Get involved with the ASBMB

Find out how to make the most of your membership.

Sonia Flores

"The ASBMB has always been a pioneer in issues of diversity and inclusion and recently, on issues of sexual harassment in STEM academic fields. I am immensely proud to be part of this community."

Parmvir Bahia

"I really appreciate that the ASBMB does more than offer support for traditional career paths. From science policy to outreach and science communication, members have the opportunity to learn from experienced staff using platforms that make these resources increasingly more accessible."

Odutayo Odunuga

"Being a member of the ASBMB provides you with tremendous challenges, opportunities and resources to grow as a professional."

ASBMB journals

The ASBMB's three prestigious journals offer a platform for your research with the benefit of editorial feedback, fast turnaround and open access.

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Journal of Biological Chemistry

JBC publishes high-quality science that seeks to elucidate the molecular and cellular basis of biological processes.

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Molecular & Cellular Proteomics

MCP showcases cutting-edge advances in proteomics, metabolomics and bioinformatics.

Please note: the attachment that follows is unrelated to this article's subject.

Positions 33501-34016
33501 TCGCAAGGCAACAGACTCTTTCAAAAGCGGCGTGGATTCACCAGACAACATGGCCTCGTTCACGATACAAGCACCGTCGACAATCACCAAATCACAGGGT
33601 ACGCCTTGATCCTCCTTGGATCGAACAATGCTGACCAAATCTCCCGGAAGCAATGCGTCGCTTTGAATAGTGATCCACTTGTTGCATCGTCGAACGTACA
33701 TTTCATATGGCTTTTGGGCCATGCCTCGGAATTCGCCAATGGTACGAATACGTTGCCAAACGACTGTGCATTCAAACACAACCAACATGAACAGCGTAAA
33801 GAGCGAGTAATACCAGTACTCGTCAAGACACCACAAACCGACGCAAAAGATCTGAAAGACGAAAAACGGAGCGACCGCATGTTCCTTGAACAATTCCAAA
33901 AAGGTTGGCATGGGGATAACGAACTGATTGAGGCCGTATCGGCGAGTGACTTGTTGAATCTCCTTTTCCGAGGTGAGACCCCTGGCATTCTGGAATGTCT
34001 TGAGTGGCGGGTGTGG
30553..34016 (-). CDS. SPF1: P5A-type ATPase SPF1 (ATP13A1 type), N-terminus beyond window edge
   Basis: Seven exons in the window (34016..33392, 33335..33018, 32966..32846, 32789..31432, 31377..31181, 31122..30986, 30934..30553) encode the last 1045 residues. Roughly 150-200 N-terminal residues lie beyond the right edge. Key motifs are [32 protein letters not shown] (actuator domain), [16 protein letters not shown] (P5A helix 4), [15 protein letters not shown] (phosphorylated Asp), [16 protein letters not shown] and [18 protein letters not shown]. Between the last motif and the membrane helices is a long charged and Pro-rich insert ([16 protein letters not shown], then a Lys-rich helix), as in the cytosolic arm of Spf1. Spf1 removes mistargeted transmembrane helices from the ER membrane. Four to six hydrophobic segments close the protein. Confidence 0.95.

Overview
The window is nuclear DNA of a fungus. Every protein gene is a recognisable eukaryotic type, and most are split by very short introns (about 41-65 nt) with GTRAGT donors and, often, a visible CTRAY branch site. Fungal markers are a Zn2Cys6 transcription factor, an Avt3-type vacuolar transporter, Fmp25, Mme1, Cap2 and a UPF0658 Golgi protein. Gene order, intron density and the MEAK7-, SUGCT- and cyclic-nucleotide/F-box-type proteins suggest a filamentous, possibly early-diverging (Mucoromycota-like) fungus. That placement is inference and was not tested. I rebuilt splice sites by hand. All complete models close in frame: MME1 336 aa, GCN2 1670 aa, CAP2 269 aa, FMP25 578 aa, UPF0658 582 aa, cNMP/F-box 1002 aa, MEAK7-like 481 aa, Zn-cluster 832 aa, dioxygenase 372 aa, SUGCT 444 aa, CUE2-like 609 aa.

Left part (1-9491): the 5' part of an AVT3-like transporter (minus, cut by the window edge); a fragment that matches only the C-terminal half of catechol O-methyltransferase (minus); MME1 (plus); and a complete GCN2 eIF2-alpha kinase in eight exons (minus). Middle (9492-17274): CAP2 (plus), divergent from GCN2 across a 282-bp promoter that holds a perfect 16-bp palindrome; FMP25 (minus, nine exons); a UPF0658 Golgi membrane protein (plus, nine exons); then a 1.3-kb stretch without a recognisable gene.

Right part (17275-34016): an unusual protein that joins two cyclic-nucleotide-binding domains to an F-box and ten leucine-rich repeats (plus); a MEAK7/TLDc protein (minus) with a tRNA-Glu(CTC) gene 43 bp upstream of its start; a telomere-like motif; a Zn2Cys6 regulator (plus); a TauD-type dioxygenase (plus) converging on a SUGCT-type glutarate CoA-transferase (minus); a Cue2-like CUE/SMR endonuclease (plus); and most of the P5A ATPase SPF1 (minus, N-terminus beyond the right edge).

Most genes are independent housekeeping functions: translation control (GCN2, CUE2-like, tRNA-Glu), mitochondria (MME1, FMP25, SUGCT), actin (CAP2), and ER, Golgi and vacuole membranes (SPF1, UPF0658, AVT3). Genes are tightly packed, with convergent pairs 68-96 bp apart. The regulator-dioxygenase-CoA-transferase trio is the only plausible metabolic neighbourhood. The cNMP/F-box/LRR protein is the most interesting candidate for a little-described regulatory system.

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Journal of Lipid Research

JLR is the most cited journal devoted to lipids in the world, focusing on the science of lipids in health and disease.

ASBMB Today
How I realized that LGBT+ scientists like me can inspire others in their field

How I realized that LGBT+ scientists like me can inspire others in their field

By Andrew Scarpelli

Far too many LGBT+ scientists still report fear in their workplaces, but I have hope for change.

Member spotlight
Joseph Heitman

Joseph Heitman of Duke University School of Medicine is one of nine ASBMB members to recently be elected to the National Academy of Sciences.

Read more

Virtual conference

Flux-independent signaling by ionotropic receptors: Unforeseen roles and complexities

Registration deadline: June 17

June 21 | This meeting will gather the scientists who made the first observations of flux-independent signaling by ionotropic receptors in neuronal cells two decades ago. In addition, a new generation of scientists studying this function in neuronal and non-neuronal cells will present their most recent findings.

Flux-independent signaling by ionotropic receptors: Unforeseen roles and complexities Primary Image
Other upcoming events
Metabolic reconstruction, modeling and omics data analysis through BioCyc

Metabolic reconstruction, modeling and omics data analysis through BioCyc

June 16 | A bioinformatics workshop featuring a tutorial for using the BioCyc pathway/genome web portal and Pathway Tools software, and a talk about Pathway Tools-based metabolic reconstructions. More

Teaching science with big data

Teaching science with big data

June 20–25 | A series of workshops for faculty who would like to get started teaching science with open source big data applications. Participants are not expected to have expertise in computer programming. More